If, in S820, the flow queue 502 of the serviced flow 501 is determined to be non-empty, the controller checks in S 830 if the timestamp of the just serviced flow is greater than or equal to the reference timestamp increment of global-state table 507. If the timestamp is smaller than the reference timestamp increment, control passes to S840, where the frame flag of the just serviced flow is toggled. Then, in S850, the timestamp of the just serviced flow is reset within the valid range (0,TQ). In S860, the controller 603 extracts the pointer to the just serviced flow from the head 506 of the FIFO queue of flow pointers 505. The same pointer is queued back to the tail 506 of the FIFO queue 505 in S870. Control then passes to S710. In S830, if the timestamp of the just serviced flow is determined to be greater than or equal to the reference timestamp increment, control passes directly to S710.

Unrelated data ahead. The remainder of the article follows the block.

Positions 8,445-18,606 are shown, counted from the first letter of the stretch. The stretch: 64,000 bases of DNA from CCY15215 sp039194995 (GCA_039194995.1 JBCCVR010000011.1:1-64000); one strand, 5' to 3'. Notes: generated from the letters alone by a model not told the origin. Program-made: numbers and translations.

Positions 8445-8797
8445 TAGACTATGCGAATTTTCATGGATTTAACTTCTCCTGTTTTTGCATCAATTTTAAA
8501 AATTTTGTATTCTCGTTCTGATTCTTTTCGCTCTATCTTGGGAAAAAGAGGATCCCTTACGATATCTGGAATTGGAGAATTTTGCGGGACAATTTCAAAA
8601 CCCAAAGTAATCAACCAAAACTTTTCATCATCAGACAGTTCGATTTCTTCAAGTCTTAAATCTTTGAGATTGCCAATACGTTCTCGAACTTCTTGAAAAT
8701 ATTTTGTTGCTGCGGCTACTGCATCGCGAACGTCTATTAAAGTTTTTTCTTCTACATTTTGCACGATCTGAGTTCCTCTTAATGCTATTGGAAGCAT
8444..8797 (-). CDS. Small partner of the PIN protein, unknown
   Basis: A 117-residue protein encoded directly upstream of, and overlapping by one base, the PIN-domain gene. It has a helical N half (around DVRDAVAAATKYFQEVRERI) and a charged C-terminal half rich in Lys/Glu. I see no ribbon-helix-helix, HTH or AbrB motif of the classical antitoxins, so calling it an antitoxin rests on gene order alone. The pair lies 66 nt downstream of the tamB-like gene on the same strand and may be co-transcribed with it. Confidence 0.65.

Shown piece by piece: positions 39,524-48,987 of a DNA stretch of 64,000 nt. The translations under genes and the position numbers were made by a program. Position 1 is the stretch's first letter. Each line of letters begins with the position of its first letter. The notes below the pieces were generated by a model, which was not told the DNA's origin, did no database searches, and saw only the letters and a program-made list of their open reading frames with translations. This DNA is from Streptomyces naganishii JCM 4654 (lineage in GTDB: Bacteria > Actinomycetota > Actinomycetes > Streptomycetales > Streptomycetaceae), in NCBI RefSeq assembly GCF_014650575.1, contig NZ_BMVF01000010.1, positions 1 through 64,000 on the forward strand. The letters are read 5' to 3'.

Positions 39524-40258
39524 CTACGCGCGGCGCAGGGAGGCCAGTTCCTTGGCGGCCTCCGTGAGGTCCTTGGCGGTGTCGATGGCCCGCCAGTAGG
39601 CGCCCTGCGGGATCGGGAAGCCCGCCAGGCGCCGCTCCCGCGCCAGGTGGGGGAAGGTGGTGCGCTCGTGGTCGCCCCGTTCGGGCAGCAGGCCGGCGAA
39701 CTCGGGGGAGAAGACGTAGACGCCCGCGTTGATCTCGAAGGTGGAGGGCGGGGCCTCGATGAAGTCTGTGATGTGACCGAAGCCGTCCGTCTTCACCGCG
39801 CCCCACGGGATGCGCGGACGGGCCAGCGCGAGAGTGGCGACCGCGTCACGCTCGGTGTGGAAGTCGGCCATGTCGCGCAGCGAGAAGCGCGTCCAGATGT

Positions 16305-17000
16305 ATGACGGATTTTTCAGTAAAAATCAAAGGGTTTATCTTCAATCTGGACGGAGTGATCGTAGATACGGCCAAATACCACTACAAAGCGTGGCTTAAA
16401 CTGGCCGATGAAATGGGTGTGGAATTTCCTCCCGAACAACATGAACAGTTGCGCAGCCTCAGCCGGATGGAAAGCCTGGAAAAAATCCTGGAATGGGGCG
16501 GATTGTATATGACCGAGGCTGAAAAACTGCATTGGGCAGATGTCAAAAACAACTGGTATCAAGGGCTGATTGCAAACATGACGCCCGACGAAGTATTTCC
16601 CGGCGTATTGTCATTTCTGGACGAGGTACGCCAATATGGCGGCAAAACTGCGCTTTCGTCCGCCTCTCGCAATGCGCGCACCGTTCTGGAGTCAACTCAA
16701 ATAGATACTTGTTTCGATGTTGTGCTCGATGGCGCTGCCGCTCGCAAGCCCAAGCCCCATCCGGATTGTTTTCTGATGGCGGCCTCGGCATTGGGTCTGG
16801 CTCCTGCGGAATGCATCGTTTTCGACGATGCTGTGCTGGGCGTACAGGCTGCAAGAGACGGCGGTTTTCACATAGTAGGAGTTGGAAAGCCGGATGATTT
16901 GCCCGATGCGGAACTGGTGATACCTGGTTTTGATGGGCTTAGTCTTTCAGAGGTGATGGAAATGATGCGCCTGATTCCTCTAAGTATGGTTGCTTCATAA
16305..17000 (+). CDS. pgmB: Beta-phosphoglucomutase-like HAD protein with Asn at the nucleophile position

The listing of FIG. 8 describes in pseudo-code form a method for selecting and post-service processing a flow i of bundle I in accordance with the present invention.
The illustrative embodiments described above are but exemplary of the principles that may be used to superimpose a soft scheduling hierarchy on a Weighted Round Robin scheduler to achieve hierarchical bandwidth segregation in accordance with the present invention. Those skilled in the art will be able to devise numerous arrangements which, although not explicitly shown or described herein, nevertheless embody those principles that are within the spirit and scope of the present invention as defined by the claims appended hereto.